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And day of rest it was, yesterday. After a long break, I am coming back to the blog with a new post, so long overdue. But, what is more important, with a slew of new ideas, projects and inspirations, some of which I am going to disclose here in the coming weeks.

Yes, the book was completed and submitted (but no, it’s not going to see the light before the end of the year) and after a somehow troubled last few months, I just settled in a new place and managed to rearrange my organ. The reason I have neither written nor blended scents in while is that I did not have a space to do so in my old place. Now I have it, and that’s good news, and inspiration is back.

So, rearranging my organ I had to face the issue of sorting the ingredients. It is a useful exercise (and I suggest everyone tinkering with scents to do it from time to time, not least because, by opening the bottles one by one and smelling get you to rehearse the whole set of your materials): some of the ingredients get misplaced with time, others are forgotten or overlooked, and simply never used, resulting in the disruption of the initial criteria according to which I had placed the bottles.

The issue of criteria is crucial. Some of the materials are pretty straightforward: woods are woods, flowers are flowers, citruses are citruses. Although the criterion may be questionable and the boundaries are blurred (I lump cinnamon bark with spices, for example, but it would not be entirely extravagant to group it with woods), these are no-brainers.

The whole thing gets much more complicated (and intriguing) when it comes to other materials, which got me to think that the primary criterion I use to sort them is not what they are in nature, but what their use is and what they smell of. I realised that I have a slot for materials that remind me of water, but that most of them are in fact more related to earth – geosmin, patchouli (which is, in fact, a herb), earthy pyrazine, mitti attar etc. – or things that I identify as related to watery edibles, like melonal, calone and the like. Right, I do have a slot for “edible” odours: coffee, cocoa, saffron tincture and safranal (which I divorced from the spices. Why I see saffron, as opposed to basil absolute, as an edible and not as a spice is beyond me), tonka bean (and coumarine with it), vanilla etc. But I also have assigned a space to reeks, that is, to all those ingredients that are outright disgusting when smelt pure, but are so subtly awesome when are used below the threshold of consciousness (civet, castoreum, different kinds of tars. I also place ambergris here – to me, it smells of rotten teeth when pure – and this is the reason why you’ll find ambrofix along with my “bad smells”).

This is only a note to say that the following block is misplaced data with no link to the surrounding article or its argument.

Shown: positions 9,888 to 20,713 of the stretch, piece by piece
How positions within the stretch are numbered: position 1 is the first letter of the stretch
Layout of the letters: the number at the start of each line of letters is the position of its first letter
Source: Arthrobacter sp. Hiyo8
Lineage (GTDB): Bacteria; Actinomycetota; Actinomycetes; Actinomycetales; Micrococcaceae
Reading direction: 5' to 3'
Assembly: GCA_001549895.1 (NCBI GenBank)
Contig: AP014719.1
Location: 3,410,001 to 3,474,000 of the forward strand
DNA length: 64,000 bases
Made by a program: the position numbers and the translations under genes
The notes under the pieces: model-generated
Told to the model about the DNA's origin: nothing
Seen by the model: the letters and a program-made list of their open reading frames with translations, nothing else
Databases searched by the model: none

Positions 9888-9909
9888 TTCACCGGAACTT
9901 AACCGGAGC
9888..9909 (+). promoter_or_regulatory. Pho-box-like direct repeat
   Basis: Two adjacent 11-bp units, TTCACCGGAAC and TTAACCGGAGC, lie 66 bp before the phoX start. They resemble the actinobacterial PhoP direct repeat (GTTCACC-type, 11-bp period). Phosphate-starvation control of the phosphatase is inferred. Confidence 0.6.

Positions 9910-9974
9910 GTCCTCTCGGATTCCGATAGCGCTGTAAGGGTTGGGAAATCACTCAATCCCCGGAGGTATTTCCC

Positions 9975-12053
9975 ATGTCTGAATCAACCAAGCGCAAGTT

Some chemicals are utterly unruly, when it comes to categories. They could stay with the stinks as well as with flowers or edibles (some aldehydes form example). But one of the most interesting of my own categories stands besides the stinks: it is the slot I have assigned to leathers, tobaccos, hays and intoxicants. Here too the boundaries are not fixed (I have moved wormwood, the plant absinthe is extracted from, with woods and not with drugs), and far from unquestionable. But, after all, the arrangement of an organ must be functional. An organ is arranged finely when you can quickly find what you need, when you need it. So I found myself putting my anisaldehyde with “drugs and intoxicants”. The path that led me to line an innocuous molecule that smells of bitter almonds is quickly explained. Among the intoxicants, stands methyl benzoate, which is what dog actually smell when trained to detect cocaine. To me, methyl benzoate only smells of one thing: a waxy glue that was very popular in Italy when I was a kid, and ubiquitous in schools and homes in the 1980s:

The name of the glue was Coccoina. It clearly resonates with “cocaina” – hence my assigning the poor anisaldehyde (which nowhere smells of cocaine nor of any other drug) a place next to hashish and cannabis.

When I’ll need to use it, it will come way handier to resort to “the chemical that smell of Coccoina”.